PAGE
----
UNUSUALLY INTERESTING LIBRARY WEB PAGES: MORTON GROVE PUBLIC LIBRARY'S WEBRARY
The remarkable and pleasing thing about this web site is the extent to which it is used in the service of reading. The site is a virtual love poem to books -- the first of the four categories of information on the cleanly designed home page is Reader's Services.
Those services include several book discussion groups: All Booked Up, the Low Vision book group, and the Thinking Out Loud book group. There's a nice set of bibliographies and pathfinders on a wide variety of subjects -- romantic suspense, car buying, genealogy, science fiction, breast cancer, etc. The Web Sites for Book Lovers page is thorough, and each site is described fully.
But those are things other libraries do, sometimes equally well. What is unique about the Webrary is that, as the home of Fiction-L, it posts the Fiction-L booklists. These are lists that really zero in on reader preferences. As we all know, the fact we like murder mysteries in general does not mean we'll like all varieties; we might despise cozy British mysteries, or have a taste for funny mysteries. We might like romantic suspense but despise regencies.
The Fiction-L lists get down to the elements within the genre that appeal to people. The lists include highly specific genres like Asian Magical Realism for High School Kids, Genealogy Mysteries, Little Old Lady Sleuths, Cat Mysteries, and Manly Men Doing Manly Things Manfully (a little tongue-in-cheek, are we?).
There are lists of books involving particular character types, like Adventurous Women, Bumbling Detectives, Forensic Pathologists, Pioneer Women, Inspirational Teachers, Positive Middle Aged Characters (thanks, we needed that!), etc. There are lists of books involving particular times and places -- Humorous Historicals, Irish Fiction, Mysteries Set in Africa, Village Life, Road Novels, and such. There are topical lists -- Fiction Based on Real Events, Circus Books, Computers in Fiction, Environmental Disasters, Multigenerational Fictions, Laugh Out Loud, and more. And there are books similar to particular authors: Bridget Jones Readalikes, Neal Stephenson Readalikes, Terry McMillan Readalikes, etc. There are "Best" lists, and a Miscellaneous collection that includes Books To Movies, Book Discussion Groups, Tear Jerkers, One Day Reads for the Beach.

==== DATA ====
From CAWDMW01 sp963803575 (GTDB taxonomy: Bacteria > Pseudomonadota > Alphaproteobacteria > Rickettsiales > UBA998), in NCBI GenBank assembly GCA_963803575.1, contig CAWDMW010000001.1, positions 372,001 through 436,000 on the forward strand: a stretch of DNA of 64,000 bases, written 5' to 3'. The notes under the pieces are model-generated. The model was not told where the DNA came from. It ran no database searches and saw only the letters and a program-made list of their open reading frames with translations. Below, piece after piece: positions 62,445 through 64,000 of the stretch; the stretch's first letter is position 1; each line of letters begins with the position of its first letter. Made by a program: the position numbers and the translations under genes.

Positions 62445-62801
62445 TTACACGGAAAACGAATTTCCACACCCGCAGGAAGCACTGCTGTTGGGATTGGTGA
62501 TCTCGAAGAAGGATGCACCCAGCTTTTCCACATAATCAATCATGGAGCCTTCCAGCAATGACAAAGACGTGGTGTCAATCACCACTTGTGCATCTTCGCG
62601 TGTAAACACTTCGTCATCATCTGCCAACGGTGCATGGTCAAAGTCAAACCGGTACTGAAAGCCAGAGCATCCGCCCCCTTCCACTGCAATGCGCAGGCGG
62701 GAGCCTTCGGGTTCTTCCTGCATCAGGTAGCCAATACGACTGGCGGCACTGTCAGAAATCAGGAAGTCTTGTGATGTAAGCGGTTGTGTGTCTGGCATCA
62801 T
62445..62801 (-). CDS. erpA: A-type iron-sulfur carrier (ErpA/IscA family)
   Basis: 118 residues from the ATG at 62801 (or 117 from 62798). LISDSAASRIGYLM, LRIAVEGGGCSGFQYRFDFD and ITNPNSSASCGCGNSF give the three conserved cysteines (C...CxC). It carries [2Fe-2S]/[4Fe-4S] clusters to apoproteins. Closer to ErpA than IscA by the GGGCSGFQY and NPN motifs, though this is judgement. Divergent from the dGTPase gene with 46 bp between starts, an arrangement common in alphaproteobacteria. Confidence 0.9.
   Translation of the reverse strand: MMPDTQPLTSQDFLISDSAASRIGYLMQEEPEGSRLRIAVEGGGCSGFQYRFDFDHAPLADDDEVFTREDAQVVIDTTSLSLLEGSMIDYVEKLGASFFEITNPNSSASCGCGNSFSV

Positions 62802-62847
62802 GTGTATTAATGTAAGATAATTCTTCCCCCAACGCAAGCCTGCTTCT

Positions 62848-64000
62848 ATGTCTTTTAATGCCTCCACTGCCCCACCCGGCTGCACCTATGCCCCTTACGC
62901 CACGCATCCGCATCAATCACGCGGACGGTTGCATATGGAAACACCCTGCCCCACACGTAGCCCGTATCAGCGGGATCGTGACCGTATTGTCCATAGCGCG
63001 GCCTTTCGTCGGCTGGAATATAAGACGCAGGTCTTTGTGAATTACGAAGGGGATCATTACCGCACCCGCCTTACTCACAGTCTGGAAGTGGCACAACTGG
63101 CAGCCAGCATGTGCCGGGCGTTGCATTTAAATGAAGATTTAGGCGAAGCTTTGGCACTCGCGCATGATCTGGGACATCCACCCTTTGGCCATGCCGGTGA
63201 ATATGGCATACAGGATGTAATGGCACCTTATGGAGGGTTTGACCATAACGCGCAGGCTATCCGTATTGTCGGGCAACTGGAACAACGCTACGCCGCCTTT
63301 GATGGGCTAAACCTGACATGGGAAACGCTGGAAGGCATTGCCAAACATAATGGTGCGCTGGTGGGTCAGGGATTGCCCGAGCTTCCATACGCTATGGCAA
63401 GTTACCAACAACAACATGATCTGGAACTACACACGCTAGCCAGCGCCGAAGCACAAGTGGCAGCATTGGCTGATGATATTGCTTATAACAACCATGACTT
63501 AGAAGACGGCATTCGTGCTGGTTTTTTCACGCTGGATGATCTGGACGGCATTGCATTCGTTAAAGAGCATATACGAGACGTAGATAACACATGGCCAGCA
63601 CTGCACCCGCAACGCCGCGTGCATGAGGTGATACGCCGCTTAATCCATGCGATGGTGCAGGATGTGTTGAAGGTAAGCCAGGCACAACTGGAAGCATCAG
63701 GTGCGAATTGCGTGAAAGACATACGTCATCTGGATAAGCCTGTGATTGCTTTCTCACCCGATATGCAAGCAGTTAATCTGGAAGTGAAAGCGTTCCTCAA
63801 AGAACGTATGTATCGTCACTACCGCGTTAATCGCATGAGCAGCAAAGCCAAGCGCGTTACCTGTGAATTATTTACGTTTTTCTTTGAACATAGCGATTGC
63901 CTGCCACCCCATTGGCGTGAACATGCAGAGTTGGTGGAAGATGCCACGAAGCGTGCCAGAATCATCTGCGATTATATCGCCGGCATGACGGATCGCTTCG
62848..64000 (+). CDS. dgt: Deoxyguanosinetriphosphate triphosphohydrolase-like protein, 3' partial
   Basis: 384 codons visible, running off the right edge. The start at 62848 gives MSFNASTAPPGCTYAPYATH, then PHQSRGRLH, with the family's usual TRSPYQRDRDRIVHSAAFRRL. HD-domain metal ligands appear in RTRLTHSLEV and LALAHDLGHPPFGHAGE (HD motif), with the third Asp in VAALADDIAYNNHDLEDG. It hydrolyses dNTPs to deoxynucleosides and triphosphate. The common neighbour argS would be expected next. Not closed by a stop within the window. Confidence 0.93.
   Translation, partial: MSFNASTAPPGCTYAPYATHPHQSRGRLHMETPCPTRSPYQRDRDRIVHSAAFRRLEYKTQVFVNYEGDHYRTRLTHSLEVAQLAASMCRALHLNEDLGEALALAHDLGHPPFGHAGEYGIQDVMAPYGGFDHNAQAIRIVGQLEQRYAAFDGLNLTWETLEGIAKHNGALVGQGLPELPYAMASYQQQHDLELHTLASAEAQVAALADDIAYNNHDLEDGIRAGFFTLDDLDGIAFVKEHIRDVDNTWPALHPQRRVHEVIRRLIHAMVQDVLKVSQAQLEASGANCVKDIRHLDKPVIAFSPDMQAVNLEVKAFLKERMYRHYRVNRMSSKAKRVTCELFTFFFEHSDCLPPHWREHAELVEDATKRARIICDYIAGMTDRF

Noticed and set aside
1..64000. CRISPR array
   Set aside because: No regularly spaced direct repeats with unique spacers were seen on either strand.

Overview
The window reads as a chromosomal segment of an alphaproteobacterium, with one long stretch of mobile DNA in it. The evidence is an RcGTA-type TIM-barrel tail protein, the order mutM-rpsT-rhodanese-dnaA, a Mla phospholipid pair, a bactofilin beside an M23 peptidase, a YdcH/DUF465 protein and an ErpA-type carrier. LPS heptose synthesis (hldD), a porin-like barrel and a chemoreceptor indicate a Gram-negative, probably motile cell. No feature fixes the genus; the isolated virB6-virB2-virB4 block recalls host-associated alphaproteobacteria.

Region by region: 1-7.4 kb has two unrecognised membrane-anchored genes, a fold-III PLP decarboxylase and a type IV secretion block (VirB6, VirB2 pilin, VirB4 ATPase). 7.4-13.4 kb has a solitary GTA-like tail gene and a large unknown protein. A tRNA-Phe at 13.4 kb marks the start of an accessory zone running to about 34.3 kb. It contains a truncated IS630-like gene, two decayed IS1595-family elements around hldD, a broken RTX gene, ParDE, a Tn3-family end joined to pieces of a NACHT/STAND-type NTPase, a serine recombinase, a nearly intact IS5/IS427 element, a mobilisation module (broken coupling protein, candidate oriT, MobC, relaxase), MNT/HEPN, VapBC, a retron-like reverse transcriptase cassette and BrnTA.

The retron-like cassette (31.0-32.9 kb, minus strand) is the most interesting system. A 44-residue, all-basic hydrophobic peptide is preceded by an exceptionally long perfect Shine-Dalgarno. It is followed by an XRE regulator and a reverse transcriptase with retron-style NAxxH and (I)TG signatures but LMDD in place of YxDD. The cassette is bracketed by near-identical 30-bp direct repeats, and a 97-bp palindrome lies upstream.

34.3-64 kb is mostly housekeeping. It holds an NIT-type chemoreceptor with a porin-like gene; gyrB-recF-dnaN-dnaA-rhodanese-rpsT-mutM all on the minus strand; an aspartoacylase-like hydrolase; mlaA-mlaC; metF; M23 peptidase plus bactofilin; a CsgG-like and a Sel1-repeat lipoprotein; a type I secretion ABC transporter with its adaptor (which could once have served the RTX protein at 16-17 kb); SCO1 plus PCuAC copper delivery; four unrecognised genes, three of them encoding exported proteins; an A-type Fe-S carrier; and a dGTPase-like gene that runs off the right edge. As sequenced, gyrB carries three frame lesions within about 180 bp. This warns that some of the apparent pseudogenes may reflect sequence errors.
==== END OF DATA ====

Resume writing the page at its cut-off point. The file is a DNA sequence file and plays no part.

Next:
The same enthusiasm for books is manifest on the Kids Webrary page, which is also filled with book lists: books for boys, books for girls, books about Talking Animals, or Young Inventors and Detectives, Horses, Sports (a very extensive and detailed list, sorted by individual sport), and more.
OK, so maybe other libraries do this sort of thing too. But the kicker is this: the award-winning MatchBook program: "The Morton Grove Public Library's exclusive MatchBook service provides Library users with monthly lists of the Library's new purchases (books and audio-visual materials) customized to each subscriber's specific interests." Patrons just fill in the form to create a profile of their reading interests.
The site provides a very useful backgrounder on the city and government of Morton Grove. Since the town now has a significant Russian population, the web site offers another unique feature: a Russian Webrary.
What's really extraordinary about the Morton Grove web site? The beauty of the web is that a site like this, while serving its own community, can also serve readers, and those who want their children to be readers, everywhere. We can all use these wonderful reading lists. We might also want to consider whether we could adapt the MatchBook program to our own customers. And if we do, we should send a note of heartfelt appreciation to the web team at Morton Grove Public Library.
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By the end of the novel, the missing chums were missing no more, and the Hardy Boys had once again earned their names. And I was reminded again of the magical, transforming power of books, their ability to transport us beyond our puny lives and to shape the very texture of our personalities. But unlike so many other formative influences in our lives, books don't change over the years. No wrecking ball or bulldozer can demolish their place in the world. They lie waiting for us, constant, neatly arranged on the shelves, all their marvels intact, their stories and characters as supple and energetic as they were forty years ago. A voice that stirred us once, whispered dreams to our younger selves, is still there waiting, ready to whisper once again.
James W. Hall. "The Hardy Boys." In Hot Damn! St. Martin's, 2002
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